I continue to explain, the meridian system is very similar to radio in that radio waves likewise cannot be seen by the human eye but we all understand that they do in fact exist. Meridian acupuncture compares to radio in that if a city has 12 radio stations, much like our 12 meridians, it is imperative that each specific station broadcast at its individual frequency. In other words if a station is operating at 94.5 on the dial it comes in loud and clear, however if it comes in at 94.4 or 94.6 the radio broadcast is only static. There is nothing wrong with the radio only the fine tuning is out of adjustment. A simple adjustment to the radio will bring it into full normalcy.

This is what Electro Meridian Imaging measures which is the body’s electro magnetic resistance at key acupoints. This will determine if a meridian is within or outside the accepted boundaries of the body by either being too high, too low, extremely split from left to right or ideally, within normal limits. The patient is able to see the graphic interpretation on either the computer screen or on the printed graph if one is conducting the exam manually.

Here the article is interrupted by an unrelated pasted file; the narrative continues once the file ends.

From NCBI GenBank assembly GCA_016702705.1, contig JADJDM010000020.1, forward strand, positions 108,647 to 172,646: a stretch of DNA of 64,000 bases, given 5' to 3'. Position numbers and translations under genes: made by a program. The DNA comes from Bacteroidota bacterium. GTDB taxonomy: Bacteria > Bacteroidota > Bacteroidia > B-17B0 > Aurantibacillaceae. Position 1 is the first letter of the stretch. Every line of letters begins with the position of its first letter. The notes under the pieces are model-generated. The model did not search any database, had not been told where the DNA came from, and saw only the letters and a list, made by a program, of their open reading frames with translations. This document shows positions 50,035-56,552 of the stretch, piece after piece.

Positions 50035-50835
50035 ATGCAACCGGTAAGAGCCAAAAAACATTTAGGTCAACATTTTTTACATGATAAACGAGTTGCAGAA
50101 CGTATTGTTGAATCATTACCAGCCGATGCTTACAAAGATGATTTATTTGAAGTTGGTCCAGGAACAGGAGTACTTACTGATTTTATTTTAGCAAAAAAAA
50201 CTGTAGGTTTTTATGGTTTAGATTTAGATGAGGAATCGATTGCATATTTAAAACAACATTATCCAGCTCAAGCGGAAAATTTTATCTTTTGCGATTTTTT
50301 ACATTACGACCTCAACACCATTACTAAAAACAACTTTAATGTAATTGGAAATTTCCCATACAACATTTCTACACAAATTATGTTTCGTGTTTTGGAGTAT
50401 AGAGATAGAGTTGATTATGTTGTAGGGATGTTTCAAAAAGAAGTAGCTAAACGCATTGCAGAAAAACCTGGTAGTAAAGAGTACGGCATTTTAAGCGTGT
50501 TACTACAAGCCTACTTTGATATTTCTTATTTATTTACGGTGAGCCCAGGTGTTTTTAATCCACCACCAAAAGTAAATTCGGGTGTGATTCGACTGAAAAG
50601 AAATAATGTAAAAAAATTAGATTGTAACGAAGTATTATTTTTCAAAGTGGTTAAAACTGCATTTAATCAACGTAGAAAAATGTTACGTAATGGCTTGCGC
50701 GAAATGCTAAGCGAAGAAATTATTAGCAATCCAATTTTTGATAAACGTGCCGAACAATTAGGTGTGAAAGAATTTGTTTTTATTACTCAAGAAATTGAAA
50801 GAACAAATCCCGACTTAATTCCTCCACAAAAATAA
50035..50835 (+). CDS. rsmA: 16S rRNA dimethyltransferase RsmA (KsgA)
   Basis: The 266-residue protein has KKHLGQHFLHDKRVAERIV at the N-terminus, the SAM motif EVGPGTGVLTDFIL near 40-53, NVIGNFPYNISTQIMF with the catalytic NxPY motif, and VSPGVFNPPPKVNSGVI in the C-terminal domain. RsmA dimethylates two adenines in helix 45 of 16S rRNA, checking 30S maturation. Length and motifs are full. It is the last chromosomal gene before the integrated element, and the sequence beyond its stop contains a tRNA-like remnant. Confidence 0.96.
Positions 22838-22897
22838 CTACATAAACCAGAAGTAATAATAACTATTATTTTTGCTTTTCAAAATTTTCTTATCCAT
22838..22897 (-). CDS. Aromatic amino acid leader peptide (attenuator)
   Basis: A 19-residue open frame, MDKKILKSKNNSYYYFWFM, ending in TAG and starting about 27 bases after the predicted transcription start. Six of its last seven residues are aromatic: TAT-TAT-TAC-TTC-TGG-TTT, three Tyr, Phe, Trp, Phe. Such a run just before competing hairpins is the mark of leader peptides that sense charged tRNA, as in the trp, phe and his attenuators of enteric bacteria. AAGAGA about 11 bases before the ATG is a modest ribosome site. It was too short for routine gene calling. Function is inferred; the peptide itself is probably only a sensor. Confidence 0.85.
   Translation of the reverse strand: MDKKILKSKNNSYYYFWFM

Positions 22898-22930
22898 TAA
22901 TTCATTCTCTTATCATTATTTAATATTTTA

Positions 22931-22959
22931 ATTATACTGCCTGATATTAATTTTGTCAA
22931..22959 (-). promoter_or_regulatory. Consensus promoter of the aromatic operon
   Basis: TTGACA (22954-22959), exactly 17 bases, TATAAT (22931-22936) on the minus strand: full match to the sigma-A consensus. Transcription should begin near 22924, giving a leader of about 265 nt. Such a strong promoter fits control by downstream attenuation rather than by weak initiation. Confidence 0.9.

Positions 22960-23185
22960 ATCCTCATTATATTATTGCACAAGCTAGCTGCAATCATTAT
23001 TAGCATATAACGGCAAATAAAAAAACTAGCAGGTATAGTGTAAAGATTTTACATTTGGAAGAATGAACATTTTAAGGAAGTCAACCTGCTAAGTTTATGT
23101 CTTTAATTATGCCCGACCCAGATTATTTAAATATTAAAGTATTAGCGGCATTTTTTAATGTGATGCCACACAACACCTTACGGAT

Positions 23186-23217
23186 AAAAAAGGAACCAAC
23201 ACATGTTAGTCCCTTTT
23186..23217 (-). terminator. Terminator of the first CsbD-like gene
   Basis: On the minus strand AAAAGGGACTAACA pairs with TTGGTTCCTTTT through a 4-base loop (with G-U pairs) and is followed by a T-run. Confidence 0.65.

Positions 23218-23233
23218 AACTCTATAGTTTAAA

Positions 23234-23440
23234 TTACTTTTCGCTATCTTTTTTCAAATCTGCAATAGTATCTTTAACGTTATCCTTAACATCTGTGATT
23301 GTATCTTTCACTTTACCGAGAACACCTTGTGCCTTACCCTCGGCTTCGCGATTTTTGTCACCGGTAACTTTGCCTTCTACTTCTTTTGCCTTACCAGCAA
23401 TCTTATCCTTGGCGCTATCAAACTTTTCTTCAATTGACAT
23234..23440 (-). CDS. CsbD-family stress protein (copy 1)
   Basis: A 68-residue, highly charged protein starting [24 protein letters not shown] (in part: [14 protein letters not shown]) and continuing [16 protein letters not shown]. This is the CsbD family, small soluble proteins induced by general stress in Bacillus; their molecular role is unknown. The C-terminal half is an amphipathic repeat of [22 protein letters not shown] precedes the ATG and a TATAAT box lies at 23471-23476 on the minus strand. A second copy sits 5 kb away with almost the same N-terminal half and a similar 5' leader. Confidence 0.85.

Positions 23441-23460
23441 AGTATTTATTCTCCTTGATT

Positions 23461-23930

Acupuncture deals with homeostasis which is the body’s ability to maintain balance. It is the patient who is out of balance electromagnetically who becomes ill and expresses specific symptoms. This explanation is simple to describe, simple for the patient to understand and best of all simple to remember for the patient to be able to explain to friends and family.

This explanation does not in any way offset any TCM findings which may be at the root of the issue. However, it allows the patient to have a much better understanding of electro magnetic balance and what may occur when each meridian becomes challenged. When the patient leaves with a diagnosis of Damp Heat in the Gallbladder and Phlegm misting the Heart, it is extremely difficult for the patient to relay this information to others as they most likely do not understand it themselves.

In the practice of Meridian style of acupuncture you will find it to be easy to apply, simple to understand, complementary to TCM or other styles you may practice as well as easily acceptable to the patient. Referrals are extremely high in this type of acupuncture as the patient understands what is wrong, and what it takes to correct it.

Try to adopt this explanation to acupuncture in addition or replacement of how you currently explain acupuncture. I think you will find it will make practice much easier, referrals will be at an all time high, you will have more contented patients and you will be happier as a result of less stress on you.

 

John A. Amaro L.Ac., Dipl.Ac.(NCCAOM) D.C.
Carefree, Arizona

DrAmaro@IAMA.edu